Formerly, "This is Africa/fyeahAfrica".
(Profile Photo by J.D. Okhai Ojeikere)
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A LITTLE ABOUT ME:
Afro-curator, womanist, media studies student, pop culture enthusiast, aspiring journalist, curious amateur photographer, social media guru.
Based in Cape Town, South Africa
From Lagos, Nigeria
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(since Oct. 21st 2012)
Movies want heroes even more than movements do. They want a central character with whom the audience can identify, someone whose pain and whose triumph it can experience its own. Long Walk to Freedom has that character, as well as the performances from the cast, the cinematography, and music that it needs to sweep the audience into its world and into its emotions. Purely as a film, it works. Watching it is a moving experience. I’ll admit to choking up once or twice.
But it’s bad history.
Most importantly, Nelson Mandela didn’t free South Africa — not the man, not the icon. Both played vital roles, but they didn’t do it by themselves. They part of a movement that included the ANC, other liberation organizations, labor unions, civic and religious groups, and insurgent ideologies (such as Black Consciousness) that were larger and more crucial than any individual or symbol. Long Walk to Freedom’s unwillingness to tell Mandela’s story in context — that is, to tell the story of the man — means that it can’t make sense of anti-apartheid struggle, one of the most dramatic movements of the twentieth century.
There’s another way in which the movie fails Mandela. It de-fangs him. This Mandela has been made safe for middle-class, western consumption. His early commitment to strict African nationalism is nowhere to be see or heard. Instead the audience is offered ethnicity as a kind of fashion accessory. Mandela’s long-standing economic radicalism is also missing-in-action. Although he understood that South African capitalism was built on a foundation of white supremacy, western viewers will get no sense that the political and economic structures that they take for granted had much to do with the suffering of black South Africans. Instead, Long Walk to Freedom emphasizes Mandela’s allegiance to liberal democratic values and reconciliation. That’s not wrong, but it’s only part of the story.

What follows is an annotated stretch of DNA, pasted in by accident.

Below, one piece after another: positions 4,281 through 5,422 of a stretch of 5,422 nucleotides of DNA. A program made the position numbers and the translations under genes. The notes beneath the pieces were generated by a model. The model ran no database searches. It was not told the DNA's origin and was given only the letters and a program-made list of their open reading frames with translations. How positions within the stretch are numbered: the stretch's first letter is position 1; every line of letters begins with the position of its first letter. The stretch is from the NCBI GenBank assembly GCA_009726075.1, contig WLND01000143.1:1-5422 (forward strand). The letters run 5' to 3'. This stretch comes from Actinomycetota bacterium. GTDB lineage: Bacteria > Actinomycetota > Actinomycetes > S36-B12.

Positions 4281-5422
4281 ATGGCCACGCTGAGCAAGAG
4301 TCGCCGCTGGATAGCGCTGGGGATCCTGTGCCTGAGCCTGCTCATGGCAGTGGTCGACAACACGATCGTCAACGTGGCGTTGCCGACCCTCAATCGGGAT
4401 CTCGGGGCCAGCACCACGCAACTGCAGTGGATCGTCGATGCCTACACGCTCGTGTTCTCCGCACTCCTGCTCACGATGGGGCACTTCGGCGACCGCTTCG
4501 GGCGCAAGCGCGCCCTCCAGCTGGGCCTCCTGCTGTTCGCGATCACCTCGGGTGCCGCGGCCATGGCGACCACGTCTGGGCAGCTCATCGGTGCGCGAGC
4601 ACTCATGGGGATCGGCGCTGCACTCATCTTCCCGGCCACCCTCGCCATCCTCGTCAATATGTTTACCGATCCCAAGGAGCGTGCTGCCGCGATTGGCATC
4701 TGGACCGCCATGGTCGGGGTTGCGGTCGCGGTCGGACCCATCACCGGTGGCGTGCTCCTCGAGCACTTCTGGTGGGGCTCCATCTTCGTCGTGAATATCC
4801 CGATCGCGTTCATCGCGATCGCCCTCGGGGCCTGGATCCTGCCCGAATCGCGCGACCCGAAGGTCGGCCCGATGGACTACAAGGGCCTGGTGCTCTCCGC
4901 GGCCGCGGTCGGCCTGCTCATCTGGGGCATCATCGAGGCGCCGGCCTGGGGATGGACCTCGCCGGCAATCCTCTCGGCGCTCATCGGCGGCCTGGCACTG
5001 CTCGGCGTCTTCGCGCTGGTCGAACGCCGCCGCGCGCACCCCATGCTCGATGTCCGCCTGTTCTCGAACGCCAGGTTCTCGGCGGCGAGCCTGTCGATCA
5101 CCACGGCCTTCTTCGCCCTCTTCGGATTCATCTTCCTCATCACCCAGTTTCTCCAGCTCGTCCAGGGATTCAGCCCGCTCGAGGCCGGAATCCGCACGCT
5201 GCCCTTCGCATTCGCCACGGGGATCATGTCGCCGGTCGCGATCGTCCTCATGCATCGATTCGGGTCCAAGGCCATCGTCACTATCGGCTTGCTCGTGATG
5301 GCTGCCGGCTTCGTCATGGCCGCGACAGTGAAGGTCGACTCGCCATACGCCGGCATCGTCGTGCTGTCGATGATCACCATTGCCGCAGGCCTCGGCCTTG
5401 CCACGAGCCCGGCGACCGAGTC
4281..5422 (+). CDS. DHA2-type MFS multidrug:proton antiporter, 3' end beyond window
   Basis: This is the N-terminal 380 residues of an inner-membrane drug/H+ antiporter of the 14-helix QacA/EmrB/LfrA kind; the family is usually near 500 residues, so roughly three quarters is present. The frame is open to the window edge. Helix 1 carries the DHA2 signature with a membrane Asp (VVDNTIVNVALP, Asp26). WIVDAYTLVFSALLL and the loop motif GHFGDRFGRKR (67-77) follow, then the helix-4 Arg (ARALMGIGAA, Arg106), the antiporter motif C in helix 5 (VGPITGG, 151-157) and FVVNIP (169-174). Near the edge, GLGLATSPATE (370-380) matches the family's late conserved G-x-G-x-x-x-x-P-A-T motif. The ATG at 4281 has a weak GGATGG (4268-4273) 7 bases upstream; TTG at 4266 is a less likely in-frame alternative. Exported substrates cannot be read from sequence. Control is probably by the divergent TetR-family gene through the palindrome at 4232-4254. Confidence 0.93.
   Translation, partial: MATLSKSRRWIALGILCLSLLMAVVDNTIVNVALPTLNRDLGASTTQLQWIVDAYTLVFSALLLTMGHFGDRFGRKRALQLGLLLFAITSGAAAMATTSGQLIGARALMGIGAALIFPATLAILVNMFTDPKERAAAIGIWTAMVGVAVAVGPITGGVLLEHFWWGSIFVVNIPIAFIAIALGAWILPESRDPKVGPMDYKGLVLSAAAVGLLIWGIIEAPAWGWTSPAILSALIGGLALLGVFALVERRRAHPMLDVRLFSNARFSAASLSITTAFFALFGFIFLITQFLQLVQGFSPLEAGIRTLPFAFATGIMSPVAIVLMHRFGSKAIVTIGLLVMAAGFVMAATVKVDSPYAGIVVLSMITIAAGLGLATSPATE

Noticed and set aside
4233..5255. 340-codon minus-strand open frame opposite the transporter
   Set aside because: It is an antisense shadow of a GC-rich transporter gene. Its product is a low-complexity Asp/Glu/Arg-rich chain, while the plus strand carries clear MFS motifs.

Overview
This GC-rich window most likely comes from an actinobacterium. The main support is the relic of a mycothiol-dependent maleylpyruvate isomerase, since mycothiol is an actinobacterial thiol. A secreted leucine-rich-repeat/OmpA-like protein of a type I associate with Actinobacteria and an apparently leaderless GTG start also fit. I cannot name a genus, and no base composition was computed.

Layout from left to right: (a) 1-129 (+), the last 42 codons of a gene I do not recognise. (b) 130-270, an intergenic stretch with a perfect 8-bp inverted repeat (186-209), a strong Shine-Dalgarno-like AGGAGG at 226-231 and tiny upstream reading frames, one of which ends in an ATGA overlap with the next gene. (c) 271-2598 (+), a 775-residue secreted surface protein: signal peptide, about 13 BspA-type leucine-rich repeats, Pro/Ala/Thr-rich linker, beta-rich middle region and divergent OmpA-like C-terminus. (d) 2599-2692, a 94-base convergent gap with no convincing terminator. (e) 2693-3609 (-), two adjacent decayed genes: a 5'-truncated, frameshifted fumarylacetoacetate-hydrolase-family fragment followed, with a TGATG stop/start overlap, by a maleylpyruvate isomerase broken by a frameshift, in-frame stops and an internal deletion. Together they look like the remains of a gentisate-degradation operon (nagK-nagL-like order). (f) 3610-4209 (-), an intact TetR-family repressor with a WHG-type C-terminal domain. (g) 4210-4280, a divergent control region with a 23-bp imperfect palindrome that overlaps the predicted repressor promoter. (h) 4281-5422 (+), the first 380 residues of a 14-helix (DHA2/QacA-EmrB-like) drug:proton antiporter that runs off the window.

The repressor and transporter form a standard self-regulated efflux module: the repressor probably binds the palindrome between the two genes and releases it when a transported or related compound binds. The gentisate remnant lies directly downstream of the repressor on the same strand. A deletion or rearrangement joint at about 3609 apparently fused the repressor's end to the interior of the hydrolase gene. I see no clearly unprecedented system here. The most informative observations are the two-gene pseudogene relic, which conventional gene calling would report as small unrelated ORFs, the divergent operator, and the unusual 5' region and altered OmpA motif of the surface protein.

Somali pirate stories were seemingly all the rage 3 - 4 years ago, in what I thought would likely be the beginning of a deluge of pirate movies, all fashioned after the piracy stories the media fell in love with, but failed to properly vet.
Of the many films that were announced, the highest profile of the bunch to finally become a reality is Columbia Pictures’ Paul Greengrass-directed adaptation of the story of Richard Phillips - the captain of one of the ships captured by Somalis (the Maersk Alabama), later rescued by the U.S. Navy, with Tom Hanks starring.
Titled Captain Phillips, the film opens wide this weekend. I haven’t seen it yet, but I will. Not only am I a fan of the starring actor and the film’s director, I’m also obviously very curious to see how this particular film handles the “Somali Piracy Issue.”
Not that I’m expecting anything groundbreaking in terms of depictions, but from the handful of reactions I’ve read/heard from those who’ve seen it, Greengrass does attempt to make actor Barkhad Abdi’s Somali pirate leader (Abduwali Abdukhad Muse, who’s currently serving 30 years in an Indiana prison), 3-dimensional and complex. But it’s still ultimately the title character’s story, as played by Tom Hanks. And as I noted in a previous post, it would be great, for once, to have a story like this, of this caliber, be told strictly from Muse’s POV, giving the audience a well-rounded picture of his universe, his journey, his background, his family, etc, and what led him to become the man he is in the film.